Benefits of Peppermint
Peppermint is a hybrid mint, a cross between watermint and spearmint.

1. Peppermint
Peppermint(Mentha piperita)is a sterile, hybrid plant, created from the blending of watermint(Mentha aquatica)and spearmint(Mentha spicata). Peppermint is used for adding flavor or fragrance to several foods, cosmetics, soaps, toothpastes, mouthwashes, and other products it is also popular for medicinal purposes.

2. Description
Mint is the glorious plant that gives the candy of the same name its cool burst of flavor. While there are about 25 different species of mints, peppermint is actually a natural hybrid cross betweenMentha aquatica(water mint) andMentha spicata(spearmint). Peppermint has greenishpurple lanceshaped leaves while the rounder leaves of spearmint are more of a grayish green color. The taste of both peppermint and spearmint bear a flavor that can be described as a cross between pepper and chlorophyll, with peppermint being a bit stronger and spearmint being a little more cool and subtle. In addition to peppermint and spearmint, other plants in the Mentha genus include apple mint, orange mint, water mint, curly mint and Corsican mint.

3. History
Mint is an ancient herb used since antiquity for its culinary, medicinal and aromatic properties. The origins of mint are honored in a Greek myth that tells the tale that the plant was originally a nymph (Minthe), who was transformed into a plant by Persephone, who was jealous of the affections that her husband Pluto was showing to Minthe. While Pluto could not reverse the spell that his wife cast, he did impart Minthe with a sweet smell, so when she was walked upon in the garden, her aroma would be delightful to the senses.

4. Peppermint for irritable bowel syndrome
A study carried out by researchers atMcMaster University3, Ontario, Canada, and published in theBMJ (British Medical Journal)concluded that doctors should recommend peppermint oil, fiber, and antispasmodics as firstline treatments for irritable bowel syndrome. After looking at four trials involving 392 participants, lead researcher, Dr. Alex Ford and team found that peppermint oil was the most effective treatment when compared to antispasmodics and fiber.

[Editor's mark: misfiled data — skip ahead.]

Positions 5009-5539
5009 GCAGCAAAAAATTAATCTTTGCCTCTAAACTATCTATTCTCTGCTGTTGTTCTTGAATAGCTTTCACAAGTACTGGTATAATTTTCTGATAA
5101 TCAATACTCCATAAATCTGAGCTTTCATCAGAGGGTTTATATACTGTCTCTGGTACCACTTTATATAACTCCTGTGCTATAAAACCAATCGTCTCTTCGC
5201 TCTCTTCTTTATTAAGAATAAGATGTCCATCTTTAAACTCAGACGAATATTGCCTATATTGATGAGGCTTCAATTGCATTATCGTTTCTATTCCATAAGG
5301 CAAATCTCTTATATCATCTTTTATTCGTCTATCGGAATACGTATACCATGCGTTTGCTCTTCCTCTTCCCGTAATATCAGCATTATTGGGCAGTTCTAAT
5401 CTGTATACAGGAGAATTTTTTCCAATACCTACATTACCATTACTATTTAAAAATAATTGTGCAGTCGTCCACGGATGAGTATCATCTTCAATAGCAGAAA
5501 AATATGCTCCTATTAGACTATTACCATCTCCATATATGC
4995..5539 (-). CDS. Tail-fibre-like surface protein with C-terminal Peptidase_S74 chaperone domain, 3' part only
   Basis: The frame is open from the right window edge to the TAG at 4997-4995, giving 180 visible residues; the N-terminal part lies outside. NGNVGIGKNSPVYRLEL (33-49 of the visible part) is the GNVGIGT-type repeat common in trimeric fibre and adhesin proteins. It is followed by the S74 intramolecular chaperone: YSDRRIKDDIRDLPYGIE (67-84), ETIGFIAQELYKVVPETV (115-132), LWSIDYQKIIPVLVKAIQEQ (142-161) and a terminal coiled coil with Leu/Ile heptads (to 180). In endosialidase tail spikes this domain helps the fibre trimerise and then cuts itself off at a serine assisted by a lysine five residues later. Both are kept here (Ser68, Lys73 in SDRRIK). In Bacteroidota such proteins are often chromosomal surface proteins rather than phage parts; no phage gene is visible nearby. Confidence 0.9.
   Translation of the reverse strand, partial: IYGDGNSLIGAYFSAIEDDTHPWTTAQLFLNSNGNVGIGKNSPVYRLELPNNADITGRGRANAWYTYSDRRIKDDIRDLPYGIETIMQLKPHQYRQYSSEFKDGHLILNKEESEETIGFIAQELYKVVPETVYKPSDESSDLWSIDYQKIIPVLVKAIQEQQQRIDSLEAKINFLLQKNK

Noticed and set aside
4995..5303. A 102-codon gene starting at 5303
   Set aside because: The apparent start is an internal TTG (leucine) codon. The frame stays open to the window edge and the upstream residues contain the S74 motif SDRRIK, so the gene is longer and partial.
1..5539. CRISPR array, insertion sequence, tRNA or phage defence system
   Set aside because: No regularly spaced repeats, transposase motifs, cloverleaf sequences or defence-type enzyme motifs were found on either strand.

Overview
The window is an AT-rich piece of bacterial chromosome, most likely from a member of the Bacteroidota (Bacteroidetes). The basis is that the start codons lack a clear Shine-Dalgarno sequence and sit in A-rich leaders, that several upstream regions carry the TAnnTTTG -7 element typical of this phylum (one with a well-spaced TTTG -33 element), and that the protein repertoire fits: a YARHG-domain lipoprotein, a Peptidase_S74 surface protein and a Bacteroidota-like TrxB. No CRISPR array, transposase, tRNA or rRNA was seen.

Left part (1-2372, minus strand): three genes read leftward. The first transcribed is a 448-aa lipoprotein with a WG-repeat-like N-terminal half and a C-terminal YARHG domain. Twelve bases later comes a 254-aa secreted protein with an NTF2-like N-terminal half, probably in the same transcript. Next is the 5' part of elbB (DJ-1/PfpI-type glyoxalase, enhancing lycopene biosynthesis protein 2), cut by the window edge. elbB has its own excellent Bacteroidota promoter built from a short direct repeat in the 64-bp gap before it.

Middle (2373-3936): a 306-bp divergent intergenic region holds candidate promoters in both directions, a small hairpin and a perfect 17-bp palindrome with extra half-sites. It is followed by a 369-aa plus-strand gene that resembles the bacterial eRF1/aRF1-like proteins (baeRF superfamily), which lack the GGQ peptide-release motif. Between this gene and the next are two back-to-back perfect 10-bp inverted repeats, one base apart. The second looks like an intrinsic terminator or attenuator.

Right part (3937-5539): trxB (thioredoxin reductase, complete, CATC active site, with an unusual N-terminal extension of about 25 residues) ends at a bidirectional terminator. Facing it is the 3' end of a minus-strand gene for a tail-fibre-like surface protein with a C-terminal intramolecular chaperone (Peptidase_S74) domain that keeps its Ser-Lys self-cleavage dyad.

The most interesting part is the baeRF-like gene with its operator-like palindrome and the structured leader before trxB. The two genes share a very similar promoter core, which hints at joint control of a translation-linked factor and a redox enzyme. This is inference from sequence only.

5. Peppermint oil
Peppermint oil is a concentrated oil made from the peppermint plant. Peppermint oil can be bought or made at home. The oil is extracted by steam distillation from the whole fresh or partly dried plant before it starts to flower. According to an article in the scientific journal Natural Product Communications2, the chemical components of peppermint oil are menthol (40.7%), menthone (23.4%), as well as menthyl acetate, 1,8cineole, limonene, betapinene and betacaryophyllene.

6. Peppermint for skin conditions
Although a large number of people swear by peppermint oil for soothing their skin, there is a lack of scientific evidence to support or challenge this belief. Do not give peppermint to an infant or small child. Peppermint oil applied to the face of infants can cause lifethreatening breathing problems. In addition, peppermint tea may cause a burning sensation in the mouth. For digestion and upset stomach in older children: 1 2 mL peppermint glycerite per day.

7. Peppermint for headaches and migraines
Alexander P. Roussos MS and Alan R. Hirsch MD, from the Smell and Taste Treatment and Research Foundation, Chicago, reported in the journalHeadache7that for people with alliaceousmigrainesNose plug and counter stimulation with peppermint prevented the onset ofheadachesand associated symptoms. Alliaceous migraines are those caused by onions, garlic and other alliums (usually the odor).

8. Peppermint for treating colds and flu
Menthol, the main chemical component of peppermint, is a very effective decongestant. Decongestants shrink the swollen membranes in the nose, making it easier to breathe. Menthol is also an expectorant. Expectorants loosen and bring up mucus from the lungs. Expectorants help people with coughs.

9. Peppermint for treating nausea and vomiting during pregnancy
Although many pregnant women with morning sickness say they have experienced benefits from using peppermint in various forms, studies have either been inconclusive or contradictory. Researchers from the Fatemeh Zahra Fertility and Infertility Health Research Center, Iran, reported in the journal Iran Red Crescent Medical Journal10 that according to their study, peppermint essential oil does not have any beneficial effects on the symptoms of nausea and vomiting during pregnancy.

10. Peppermint for chemotherapyinduced vomiting
Cancerpatients onchemotherapycommonly experience nausea and vomiting. Some studies have found that peppermint helps alleviate symptoms. A study published in Ecancermedicalscience11 concluded that peppermint oil is safe and effective for antiemetic treatment in patients, as well as being cost effective.

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Benefits of Peppermint

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